History: the big picture
Tarrastra is an old world. Long ago, the Celtic deities claimed this world and shaped it to their liking. Tarrastra's rolling hills, vast expanses of forests, placid meadows, and bubbling brooks made a placid and idyllic landscape for the fey, who have been lived on this world for eons. Gnomes settled on the surface and dwarves under the ground. Many millenia ago, elves suddenly appeared in the woods. Much later, humans and halflings also arrived and settled, forming small villages and clearing sections of forest for agriculture.
As the short-lived but robust humans multiplied, civilization developed and they began recording their history only a couple of millenia ago. Villages grew into towns and towns into cities. Nations formed, trade developed, and the old ways of worshiping the gods changed to meet the needs of urban life. In rural areas, the druids continued their dominant role, but each deity also started to grant powers to clerics, who built churches in the cities and also started to spread out through the countryside.
As the Tarrastra's population grew, the world drew the attention of several non-Celtic deities. Most of them were rebuffed by the Celtic gods, but a few, notably from the Finnish pantheon, gained worshipers and have a permanent presence on Tarrastra. Lesser planar beings, celestials and fiends, have also left their mark on Tarrastra: aasimars and tieflings can be found among the human population.
All of the civilized regions of Tarrastra have roads within them and connecting to neighboring destinations. How well those roads are maintained and how safe they are to travel upon depends on the nation which controls them.
There are also vast tracts of wilderness: forest, desert, mountains, and plains. Cross-country journeys are always possible, if necessarily slower and often dangerous.
Among the magical arts that have been developed to a high level on Tarrastra is one to address the needs of travel: that of the portal. All across the world one can find magical portals which link one spot to another for instantaneous transportation. Most people have heard of such magic, although many have never knowingly seen such a device. Any spellcaster will be familiar with portals and may choose to learn appropriate spells to deal with them: analyze portal, gate seal, greater portal alarm, portal alarm, portal beacon, and scramble portal. Characters with an inkling to create portals of their own can do so if they take the Create Portal feat.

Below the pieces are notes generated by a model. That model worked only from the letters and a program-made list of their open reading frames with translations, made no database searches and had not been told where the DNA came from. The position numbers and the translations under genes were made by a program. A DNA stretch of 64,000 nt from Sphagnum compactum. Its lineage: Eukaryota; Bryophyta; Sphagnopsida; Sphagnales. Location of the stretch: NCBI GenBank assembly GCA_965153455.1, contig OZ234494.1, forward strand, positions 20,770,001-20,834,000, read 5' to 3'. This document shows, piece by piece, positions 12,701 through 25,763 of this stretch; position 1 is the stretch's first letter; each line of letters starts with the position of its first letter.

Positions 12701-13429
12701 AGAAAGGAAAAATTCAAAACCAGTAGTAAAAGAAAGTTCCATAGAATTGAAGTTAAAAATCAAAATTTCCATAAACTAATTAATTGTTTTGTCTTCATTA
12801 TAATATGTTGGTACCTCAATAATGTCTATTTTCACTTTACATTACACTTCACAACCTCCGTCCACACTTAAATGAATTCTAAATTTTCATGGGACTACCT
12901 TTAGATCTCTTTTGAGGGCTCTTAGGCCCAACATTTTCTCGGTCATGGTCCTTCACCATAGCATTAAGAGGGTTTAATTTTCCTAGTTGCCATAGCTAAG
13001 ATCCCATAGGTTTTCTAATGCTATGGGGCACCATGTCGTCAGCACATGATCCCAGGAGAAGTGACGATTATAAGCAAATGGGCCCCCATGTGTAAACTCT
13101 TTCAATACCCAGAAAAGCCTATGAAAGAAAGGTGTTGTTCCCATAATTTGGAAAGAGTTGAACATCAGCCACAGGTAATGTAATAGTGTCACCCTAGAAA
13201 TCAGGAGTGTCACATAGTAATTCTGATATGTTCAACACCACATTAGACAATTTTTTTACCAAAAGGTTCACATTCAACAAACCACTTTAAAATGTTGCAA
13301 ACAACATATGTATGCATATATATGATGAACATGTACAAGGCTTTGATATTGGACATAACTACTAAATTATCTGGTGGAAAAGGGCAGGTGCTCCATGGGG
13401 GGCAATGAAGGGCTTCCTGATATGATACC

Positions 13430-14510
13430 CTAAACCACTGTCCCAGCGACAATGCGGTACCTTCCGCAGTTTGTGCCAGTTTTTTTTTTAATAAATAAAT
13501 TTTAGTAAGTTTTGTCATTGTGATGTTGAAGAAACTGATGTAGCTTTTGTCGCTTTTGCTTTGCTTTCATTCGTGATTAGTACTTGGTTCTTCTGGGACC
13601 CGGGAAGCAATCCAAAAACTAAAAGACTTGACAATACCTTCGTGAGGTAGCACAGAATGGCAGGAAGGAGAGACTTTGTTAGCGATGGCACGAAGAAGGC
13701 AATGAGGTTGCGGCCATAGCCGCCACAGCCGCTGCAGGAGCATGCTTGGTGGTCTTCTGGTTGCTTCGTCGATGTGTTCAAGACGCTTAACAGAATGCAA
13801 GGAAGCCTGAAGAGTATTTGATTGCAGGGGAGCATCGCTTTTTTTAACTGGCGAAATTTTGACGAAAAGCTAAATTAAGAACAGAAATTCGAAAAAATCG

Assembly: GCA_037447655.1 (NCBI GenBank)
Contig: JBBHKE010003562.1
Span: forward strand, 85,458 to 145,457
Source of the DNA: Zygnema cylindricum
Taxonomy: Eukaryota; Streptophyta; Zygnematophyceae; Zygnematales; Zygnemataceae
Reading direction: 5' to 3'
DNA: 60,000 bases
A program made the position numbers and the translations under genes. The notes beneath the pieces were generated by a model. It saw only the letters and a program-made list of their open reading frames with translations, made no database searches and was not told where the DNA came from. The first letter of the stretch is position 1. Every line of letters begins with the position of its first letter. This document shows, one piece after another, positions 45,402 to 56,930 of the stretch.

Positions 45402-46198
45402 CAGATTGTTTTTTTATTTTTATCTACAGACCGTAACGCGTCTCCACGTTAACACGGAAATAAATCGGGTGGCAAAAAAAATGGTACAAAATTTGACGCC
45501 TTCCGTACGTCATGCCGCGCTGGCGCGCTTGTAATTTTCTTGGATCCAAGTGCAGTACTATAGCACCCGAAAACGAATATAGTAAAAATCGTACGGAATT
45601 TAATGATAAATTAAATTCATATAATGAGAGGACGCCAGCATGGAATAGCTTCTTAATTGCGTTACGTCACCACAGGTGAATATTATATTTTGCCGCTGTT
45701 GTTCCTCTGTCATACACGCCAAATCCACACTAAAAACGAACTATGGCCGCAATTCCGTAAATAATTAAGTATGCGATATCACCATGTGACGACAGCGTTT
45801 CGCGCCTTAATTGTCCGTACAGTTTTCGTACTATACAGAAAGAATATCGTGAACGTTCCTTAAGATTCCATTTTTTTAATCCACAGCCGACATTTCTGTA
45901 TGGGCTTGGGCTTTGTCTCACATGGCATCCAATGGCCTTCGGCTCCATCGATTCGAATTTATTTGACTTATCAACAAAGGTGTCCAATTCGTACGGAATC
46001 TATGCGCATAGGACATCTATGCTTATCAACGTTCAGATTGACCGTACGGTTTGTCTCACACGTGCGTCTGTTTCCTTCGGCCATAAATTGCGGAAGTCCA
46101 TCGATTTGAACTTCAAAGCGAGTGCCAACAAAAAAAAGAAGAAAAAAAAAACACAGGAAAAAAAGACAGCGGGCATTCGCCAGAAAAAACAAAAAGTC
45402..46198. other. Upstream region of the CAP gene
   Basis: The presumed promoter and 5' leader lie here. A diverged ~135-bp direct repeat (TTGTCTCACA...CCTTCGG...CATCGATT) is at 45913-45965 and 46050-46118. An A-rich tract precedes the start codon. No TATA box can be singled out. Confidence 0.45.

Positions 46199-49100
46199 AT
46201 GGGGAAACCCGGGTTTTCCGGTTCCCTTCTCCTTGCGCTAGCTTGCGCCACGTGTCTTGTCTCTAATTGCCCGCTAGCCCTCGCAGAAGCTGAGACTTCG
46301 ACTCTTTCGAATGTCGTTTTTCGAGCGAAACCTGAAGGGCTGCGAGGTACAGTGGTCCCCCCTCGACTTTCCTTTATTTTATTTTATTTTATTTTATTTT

The fey of Tarrastra have their own method of rapid transportation. Linking many a pair of (mostly wilderness) locations, a system of "fey crossroads and backroads" has been created. Similar in many respects to regular portals, these are guarded by Crossroad Guardians, large fey, who grant access to non-fey only after negotiation. In general, only the fey, druids, rangers, and others with at least 5 ranks in Knowledge (Nature) know of this travel system. Several spells dealing with crossroads are known to spellcasters: create crossroads and backroad, and detect crossroads.
Tarrastra's year consists of 372 days. The climate cycles through four seasons, with the sun rising and setting 93 times for each one. Conventionally, each season is split into three thirty-day months and a three day festival to celebrate the solstice or equinox, which occurs on the middle day of the festival. Each month is split into three ten-days.
Tarrastra has two moons.
The Bright Moon has a regular cycle of phases over a 29 days period. The Bright Moon is considered to be the Traveler's Friend and is ruled by Arianrhod.
The Bane Moon is irregular. It, too, has phases, and looms large and recedes over a period of approximately 79 days, but sometimes looms much sooner than expected - or much later. It is a baleful mottled red and its surface almost seems to roil with activity. The Bane Moon is feared by all and is ruled by Cerridwen.
People on Tarrastra do not pay close attention to measuring time. Aside from Noon (when the sun is highest in the sky) and Midnight (halfway to the next Noon), no "fixed" times are observed. Dawn and Sunset are also points of reference, but, of course, those vary from day to day, relative to Midnight and Noon. People tend to divide the day up like this:
Conventionally, the day is divided into twenty-four "candlemarks", and one might agree to meet someone "about two candlemarks after noon", although one is more likely to simply expect a visitor sometime in the "early afternoon".
|Copyright © 2007 by Brianna Sollandry <brianna at hambo dot com>||
Ph'nglui mglw'nafh Cthulhu
R'lyeh wgah-nagl fhtagn.